Meet 2012 International Parliamentary Scholar Daniela White
Enlarge image Daniela White plans to pursue a career in politics or diplomacy upon completion of her Bundestag scholarship. (© Germany.info) Interning for a Minnesota Congressman in high school who focused on Germany in the Committee on Foreign Affairs piqued Daniela White's interest in German literature and European politics. The Bethesda, Maryland native was motivated to take intense German classes, which she pursued at Cornell University with a major in German Language and Literature and Government and a minor in Music. After receiving her B.A., she decided to focus further on political science and completed her Masters at Oxford University, writing her dissertation on Modern European Politics. White plans to one day become either an American diplomat or to run for the United States Congress, representing Maryland.
How did you first hear of IPS? What was the application process like?
My professor of German Literature at Cornell University, Professor Herbert Deinert, suggested the scholarship to me, since it would allow me to apply my interests in both German Literature as well as European Politics. The application process involved a written application which I handed in in July, followed by an interview at the German consulate in New York City in the fall. The interview panel included professors as well as high-ranking politicians from the German Bundestag. As you can imagine, I was really nervous!
What expectations did you have about the program before it began? What has been the same as you expected? Or different?
I wasn’t sure exactly what to expect, so I came to Berlin fairly open-minded. The interesting and surprising aspect of working for President Lammert is the ability to attend a lot of different Ausschüsse or caucuses. I was also wonderfully surprised to get my own office in the Reichstagsgebäude, the main parliament building, right next to the cupola!
What has been the high point of your IPS experience thus far?
Where can I start? A lot of different events have been incredibly interesting. I was able to take part in the whole election process of the new Bundespräsident, the Federal President, Germany's head of state. This involved the highly political Fraktionssitzung, or caucus, of the CDU in the Konrad Adenauer Stiftung the night before the election, where I had the chance to meet Chancellor Merkel. The following day, on Sunday, I was able to witness the election in the Plenum, which involved a series of voting formalities and a short speech by Gauck after the election. The atmosphere was really exciting and many German celebrities were invited to make a vote. The following Friday I was also able to witness the Gauck Vereidigung, or swearing in. Another high point has been the daily contact and work for my Abgeordneter, President of the Bundestag Dr. Norbert Lammert, which has involved writing speeches, preparing drafts and analyzing various political events. Overall the experience has been very rewarding.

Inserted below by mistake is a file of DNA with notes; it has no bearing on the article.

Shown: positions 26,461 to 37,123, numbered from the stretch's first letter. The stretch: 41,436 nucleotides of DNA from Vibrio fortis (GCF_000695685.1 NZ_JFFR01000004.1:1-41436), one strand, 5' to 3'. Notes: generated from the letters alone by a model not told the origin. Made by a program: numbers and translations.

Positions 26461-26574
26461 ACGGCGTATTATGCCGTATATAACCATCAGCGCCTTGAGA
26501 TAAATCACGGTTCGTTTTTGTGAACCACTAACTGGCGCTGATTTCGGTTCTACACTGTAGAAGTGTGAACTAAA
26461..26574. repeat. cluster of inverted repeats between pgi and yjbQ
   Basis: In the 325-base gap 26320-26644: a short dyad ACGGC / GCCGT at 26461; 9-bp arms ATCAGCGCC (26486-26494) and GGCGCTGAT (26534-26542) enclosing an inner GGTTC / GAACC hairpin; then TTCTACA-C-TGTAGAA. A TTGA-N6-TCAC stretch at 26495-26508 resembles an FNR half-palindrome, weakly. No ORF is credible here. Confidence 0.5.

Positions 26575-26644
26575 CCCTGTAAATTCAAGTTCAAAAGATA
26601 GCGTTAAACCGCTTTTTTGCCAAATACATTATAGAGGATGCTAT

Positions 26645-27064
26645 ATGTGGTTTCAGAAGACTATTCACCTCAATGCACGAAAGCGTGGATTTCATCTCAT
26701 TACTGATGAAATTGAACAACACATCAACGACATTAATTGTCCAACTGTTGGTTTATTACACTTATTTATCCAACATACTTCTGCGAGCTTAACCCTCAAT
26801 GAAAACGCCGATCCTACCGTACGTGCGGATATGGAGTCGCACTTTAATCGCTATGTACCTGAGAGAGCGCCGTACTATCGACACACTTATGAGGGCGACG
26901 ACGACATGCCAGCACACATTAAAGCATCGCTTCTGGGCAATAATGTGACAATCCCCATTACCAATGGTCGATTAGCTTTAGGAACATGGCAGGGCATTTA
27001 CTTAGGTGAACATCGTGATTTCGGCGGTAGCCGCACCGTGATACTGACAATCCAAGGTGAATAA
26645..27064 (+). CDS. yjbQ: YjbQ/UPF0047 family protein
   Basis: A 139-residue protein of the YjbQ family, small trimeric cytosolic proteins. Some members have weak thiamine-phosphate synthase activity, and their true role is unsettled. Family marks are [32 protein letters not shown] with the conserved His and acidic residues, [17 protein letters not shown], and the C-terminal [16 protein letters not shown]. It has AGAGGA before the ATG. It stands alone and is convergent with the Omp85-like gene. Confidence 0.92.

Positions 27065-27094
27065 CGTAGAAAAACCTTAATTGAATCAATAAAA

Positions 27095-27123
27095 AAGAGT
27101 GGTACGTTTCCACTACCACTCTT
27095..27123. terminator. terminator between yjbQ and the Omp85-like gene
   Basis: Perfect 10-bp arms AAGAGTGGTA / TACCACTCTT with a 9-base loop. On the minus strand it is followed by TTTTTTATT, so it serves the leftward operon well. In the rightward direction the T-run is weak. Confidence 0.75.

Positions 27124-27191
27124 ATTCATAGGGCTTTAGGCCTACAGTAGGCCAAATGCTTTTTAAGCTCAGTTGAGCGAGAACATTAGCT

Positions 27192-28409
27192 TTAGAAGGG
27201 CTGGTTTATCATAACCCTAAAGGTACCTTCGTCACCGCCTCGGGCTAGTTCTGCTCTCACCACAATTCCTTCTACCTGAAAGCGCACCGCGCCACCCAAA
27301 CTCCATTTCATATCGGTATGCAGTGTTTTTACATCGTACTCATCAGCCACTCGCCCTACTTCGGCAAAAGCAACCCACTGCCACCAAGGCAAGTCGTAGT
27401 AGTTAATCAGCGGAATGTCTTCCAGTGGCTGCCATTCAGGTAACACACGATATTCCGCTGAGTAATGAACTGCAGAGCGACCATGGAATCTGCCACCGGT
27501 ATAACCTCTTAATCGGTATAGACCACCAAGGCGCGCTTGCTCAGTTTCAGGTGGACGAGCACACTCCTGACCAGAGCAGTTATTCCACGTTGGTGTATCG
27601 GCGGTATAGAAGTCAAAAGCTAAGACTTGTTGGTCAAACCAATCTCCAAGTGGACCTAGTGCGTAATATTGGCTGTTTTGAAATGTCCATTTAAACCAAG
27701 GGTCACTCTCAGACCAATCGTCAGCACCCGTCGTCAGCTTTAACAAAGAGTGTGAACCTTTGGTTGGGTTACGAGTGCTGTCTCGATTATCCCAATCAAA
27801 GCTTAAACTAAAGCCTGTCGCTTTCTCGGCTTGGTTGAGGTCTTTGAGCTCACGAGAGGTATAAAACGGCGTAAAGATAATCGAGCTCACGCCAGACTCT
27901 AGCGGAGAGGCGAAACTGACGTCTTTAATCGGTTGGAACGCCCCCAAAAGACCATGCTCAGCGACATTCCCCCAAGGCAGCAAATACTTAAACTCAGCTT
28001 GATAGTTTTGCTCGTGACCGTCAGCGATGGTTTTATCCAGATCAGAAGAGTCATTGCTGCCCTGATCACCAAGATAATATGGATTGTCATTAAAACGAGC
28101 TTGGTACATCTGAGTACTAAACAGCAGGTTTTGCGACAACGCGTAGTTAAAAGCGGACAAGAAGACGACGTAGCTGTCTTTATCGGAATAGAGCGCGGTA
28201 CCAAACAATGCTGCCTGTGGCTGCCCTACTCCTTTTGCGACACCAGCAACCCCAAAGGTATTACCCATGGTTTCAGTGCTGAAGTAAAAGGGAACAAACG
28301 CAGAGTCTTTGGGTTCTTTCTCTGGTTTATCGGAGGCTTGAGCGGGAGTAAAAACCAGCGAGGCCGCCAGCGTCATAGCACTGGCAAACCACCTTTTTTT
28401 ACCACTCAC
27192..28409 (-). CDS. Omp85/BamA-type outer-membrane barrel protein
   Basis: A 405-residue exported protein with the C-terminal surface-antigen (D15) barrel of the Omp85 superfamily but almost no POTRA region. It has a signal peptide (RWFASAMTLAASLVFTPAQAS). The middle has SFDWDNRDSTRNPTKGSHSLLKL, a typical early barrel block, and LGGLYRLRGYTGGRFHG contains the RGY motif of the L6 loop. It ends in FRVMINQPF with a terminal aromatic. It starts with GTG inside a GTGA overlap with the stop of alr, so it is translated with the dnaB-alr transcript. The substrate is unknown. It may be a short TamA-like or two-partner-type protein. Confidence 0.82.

What have you found the most challenging?
Some of legislative language can be quite complex with various subtle nuances, particularly in the legal caucus. Initially the Berlin traffic with its series of street cars and metro lines can be tricky to navigate, but once you get used to it, you can get nearly everywhere with public transportation.
Tell us a little bit about life in Berlin.
Berlin is a unique and wonderful city to live in, since it is both a political hub, as well as cultural and historical hub. As part of the framework of being involved in the Bundestag, there are a lot of events in the evenings that are political in nature. For instance, think tanks which are attached to political parties host various lectures which have been interesting to attend. Furthermore, this year there were elections in Nordrhein-Westfalen and Saarland, and there were evening celebrations hosted by the different parties.
Besides political events, I love going to museums on the weekends. Berlin has over 100 museums! Opera also holds a special place in my heart and I studied vocal performance in college, so on weekends, I also try to fit in attending concerts at one of Berlin’s three opera houses!
What do you have planned for August 1, 2012, or thereafter? How will your IPS experience help you in your journey going forward?
After the International Parliamentary Scholarship ends, I hope to work for a Senator or Congressman as a congressional staffer. I think my experience as an International Parliamentary Scholar has helped me to understand German politics and the legislative process better, which will be useful when dealing with German-American relations. The close contact with various politicians in the Bundestag, especially with President Lammert, has been intellectually stimulating and has helped me to gain experience and personal support for my future dreams of being active in politics as a diplomat or politician.